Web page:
Muscle memory is your body adapting to the stressful scenario that it encounters. For athletes, workouts, drills and regimens are considered stress. Muscle memory explains how you master certain movements when done repeatedly. Unfortunately, sticking to the same workout over and over again may not give you the best results.

Muscle confusion can produce significant results to an athlete. Changing your workout every three weeks can help the body get the most results, especially when you feel that you are already used to performing the different routines and drills.

6. Log your performance and improvement

Athletes need to have an idea how much they’ve accomplished. Did you become a bit faster? Did you become stronger? Keep track of your performance, how much you’ve improved, and what you still need to work on. This gives you a concrete idea on how much work still needs to be done. This can also give you an idea of the things that you can improve on.

7. Include conditioning in your routine

Athletes take their time to improve and refine their techniques. For example, basketball players perform shooting practices for hours, while soccer players are doing the same kick over and over. Instead of simply focusing on technique, it is also a good idea for athletes to focus on conditioning.

By incorporating conditioning exercises during these routines, you train the body to nail the activity even when you are already tired.

If you wish to improve your performance as an athlete, it isn’t enough that you are just dedicated to your craft. It is equally important to work smart on how you approach training, nutrition and even rest. With what we have today, it is possible to you maximize your athletic ability to the fullest.

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Last Updated on March 25, 2020

How to Live Longer? 21 Ways to Live a Long Life

How to Live Longer? 21 Ways to Live a Long Life

When it comes to living long, genes aren’t everything. Research has revealed a number of simple lifestyle changes you can make that could help to extend your life, and some of them may surprise you.

So, how to live longer? Here are 21 ways to help you live a long life

1. Exercise

It’s no secret that physical activity is good for you. Exercise helps you maintain a healthy body weight and lowers your blood pressure, both of which contribute to heart health and a reduced risk of heart disease–the top worldwide cause of death.

2. Drink in Moderation

I know you’re probably picturing a glass of red wine right now, but recent research suggests that indulging in one to three glasses of any type of alcohol every day may help to increase longevity.[1] Studies have found that heavy drinkers as well as abstainers seem to have a higher risk of early mortality than moderate drinkers.

3. Reduce Stress in Your Life

Stress causes your body to release a hormone called cortisol. At high levels, this hormone can increase blood pressure and cause storage of abdominal fat, both of which can lead to an increased risk of heart disease.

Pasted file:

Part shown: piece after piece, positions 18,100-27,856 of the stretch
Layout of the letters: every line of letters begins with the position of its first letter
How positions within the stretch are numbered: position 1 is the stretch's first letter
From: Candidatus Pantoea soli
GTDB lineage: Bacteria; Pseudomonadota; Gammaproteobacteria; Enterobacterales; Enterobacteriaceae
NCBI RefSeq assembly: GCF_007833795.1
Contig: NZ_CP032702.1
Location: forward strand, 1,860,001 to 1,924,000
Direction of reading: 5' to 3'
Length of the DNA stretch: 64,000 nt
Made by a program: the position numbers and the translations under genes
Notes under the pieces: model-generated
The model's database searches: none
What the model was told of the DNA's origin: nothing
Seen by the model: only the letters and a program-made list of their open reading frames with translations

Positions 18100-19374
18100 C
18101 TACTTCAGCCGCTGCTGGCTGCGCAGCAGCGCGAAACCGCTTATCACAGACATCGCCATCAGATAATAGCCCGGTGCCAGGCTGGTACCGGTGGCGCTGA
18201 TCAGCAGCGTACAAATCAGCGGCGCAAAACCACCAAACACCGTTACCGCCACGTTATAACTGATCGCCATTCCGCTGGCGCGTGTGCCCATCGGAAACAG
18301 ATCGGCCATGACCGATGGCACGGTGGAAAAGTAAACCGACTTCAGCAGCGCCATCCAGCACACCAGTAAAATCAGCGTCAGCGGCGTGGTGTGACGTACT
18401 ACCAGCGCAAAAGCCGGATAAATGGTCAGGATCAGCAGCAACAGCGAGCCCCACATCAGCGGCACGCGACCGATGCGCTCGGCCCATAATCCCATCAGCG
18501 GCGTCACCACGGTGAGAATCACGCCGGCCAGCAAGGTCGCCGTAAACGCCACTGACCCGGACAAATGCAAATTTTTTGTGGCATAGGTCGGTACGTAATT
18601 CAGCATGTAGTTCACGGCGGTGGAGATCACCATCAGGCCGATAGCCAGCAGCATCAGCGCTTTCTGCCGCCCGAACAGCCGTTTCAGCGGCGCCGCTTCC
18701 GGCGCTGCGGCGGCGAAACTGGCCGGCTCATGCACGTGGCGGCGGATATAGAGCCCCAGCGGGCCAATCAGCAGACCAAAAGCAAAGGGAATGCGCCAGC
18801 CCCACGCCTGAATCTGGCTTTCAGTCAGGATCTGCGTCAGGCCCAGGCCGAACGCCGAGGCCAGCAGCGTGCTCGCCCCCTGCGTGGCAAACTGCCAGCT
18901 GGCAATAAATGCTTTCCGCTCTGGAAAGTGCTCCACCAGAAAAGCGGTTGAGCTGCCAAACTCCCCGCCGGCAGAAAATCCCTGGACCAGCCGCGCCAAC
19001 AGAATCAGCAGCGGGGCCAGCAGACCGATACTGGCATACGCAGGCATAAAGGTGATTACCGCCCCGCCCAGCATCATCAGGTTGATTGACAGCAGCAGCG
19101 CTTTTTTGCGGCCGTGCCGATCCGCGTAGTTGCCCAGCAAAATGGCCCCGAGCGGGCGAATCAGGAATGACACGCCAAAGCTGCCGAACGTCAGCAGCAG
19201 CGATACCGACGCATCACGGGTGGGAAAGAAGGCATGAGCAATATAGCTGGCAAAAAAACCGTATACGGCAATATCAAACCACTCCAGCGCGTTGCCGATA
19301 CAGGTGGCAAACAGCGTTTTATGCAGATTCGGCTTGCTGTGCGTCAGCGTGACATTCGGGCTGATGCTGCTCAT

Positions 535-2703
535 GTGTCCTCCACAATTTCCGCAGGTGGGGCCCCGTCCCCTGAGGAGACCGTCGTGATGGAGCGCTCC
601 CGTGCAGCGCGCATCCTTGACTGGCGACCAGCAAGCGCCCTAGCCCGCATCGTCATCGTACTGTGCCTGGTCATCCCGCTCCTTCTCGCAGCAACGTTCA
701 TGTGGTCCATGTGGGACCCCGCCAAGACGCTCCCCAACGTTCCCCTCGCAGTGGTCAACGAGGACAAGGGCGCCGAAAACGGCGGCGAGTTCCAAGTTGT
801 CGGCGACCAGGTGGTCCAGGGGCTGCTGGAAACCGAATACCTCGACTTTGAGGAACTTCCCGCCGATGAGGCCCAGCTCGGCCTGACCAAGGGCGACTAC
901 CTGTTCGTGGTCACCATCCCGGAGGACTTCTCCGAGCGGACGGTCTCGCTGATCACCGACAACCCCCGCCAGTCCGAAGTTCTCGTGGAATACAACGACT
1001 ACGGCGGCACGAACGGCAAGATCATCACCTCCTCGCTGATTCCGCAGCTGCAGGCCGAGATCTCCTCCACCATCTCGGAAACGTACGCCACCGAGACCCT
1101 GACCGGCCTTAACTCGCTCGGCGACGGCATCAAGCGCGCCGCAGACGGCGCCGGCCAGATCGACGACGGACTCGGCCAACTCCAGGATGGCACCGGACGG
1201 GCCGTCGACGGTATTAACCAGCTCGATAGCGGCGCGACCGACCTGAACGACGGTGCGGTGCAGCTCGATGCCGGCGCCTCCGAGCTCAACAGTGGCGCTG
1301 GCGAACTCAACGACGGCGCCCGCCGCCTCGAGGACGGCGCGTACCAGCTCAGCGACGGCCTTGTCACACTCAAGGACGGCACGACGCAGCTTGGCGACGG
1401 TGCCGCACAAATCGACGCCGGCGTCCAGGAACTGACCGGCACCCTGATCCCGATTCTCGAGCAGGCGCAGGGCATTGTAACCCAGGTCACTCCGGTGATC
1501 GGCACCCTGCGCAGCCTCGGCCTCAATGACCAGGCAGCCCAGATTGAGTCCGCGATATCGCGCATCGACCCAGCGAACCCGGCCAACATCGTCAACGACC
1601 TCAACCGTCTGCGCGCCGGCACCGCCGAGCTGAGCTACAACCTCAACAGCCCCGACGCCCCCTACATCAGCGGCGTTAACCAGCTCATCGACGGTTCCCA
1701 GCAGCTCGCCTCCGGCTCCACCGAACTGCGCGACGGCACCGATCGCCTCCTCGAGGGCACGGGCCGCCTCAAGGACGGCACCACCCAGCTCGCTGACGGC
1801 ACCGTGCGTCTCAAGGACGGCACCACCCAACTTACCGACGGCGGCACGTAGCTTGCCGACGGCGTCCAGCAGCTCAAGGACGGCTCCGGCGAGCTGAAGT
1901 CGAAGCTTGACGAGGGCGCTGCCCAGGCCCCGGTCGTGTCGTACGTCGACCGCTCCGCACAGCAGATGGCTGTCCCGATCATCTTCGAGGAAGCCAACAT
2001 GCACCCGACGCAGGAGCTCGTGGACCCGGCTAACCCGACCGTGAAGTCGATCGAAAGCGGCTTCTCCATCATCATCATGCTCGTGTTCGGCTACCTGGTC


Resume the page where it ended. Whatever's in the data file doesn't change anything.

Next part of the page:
4. Watch Less Television

A 2008 study found that people who watch six hours of television per day will likely die an average of 4.8 years earlier than those who don’t.[2] It also found that, after the age of 25, every hour of television watched decreases life expectancy by 22 minutes.

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Television promotes inactivity and disengagement from the world, both of which can shorten your lifespan.

5. Eat Less Red Meat

Red meat consumption is linked to an increased risk of heart disease and cancer.[3] Swapping out your steaks for healthy proteins, like fish, may help to increase longevity.

If you can’t stand the idea of a steak-free life, reducing your consumption to less than two to three servings a week can still incur health benefits.

6. Don’t Smoke

This isn’t exactly a revelation. As you probably well know, smoking significantly increases your risk of cancer.

7. Socialize

Studies suggest that having social relationships promotes longevity.[4] Although scientists are unsure of the reasons behind this, they speculate that socializing leads to increased self esteem as well as peer pressure to maintain health.

8. Eat Foods Rich in Omega-3 Fatty Acids

Omega-3 fatty acids decrease the risk of heart disease[5] and perhaps even Alzheimer’s disease.[6] Salmon and walnuts are two of the best sources of Omega-3s.

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9. Be Optimistic

Studies suggest that optimists are at a lower risk for heart disease and, generally, live longer than pessimists.[7] Researchers speculate that optimists have a healthier approach to life in general–exercising more, socializing, and actively seeking out medical advice. Thus, their risk of early mortality is lower.

10. Own a Pet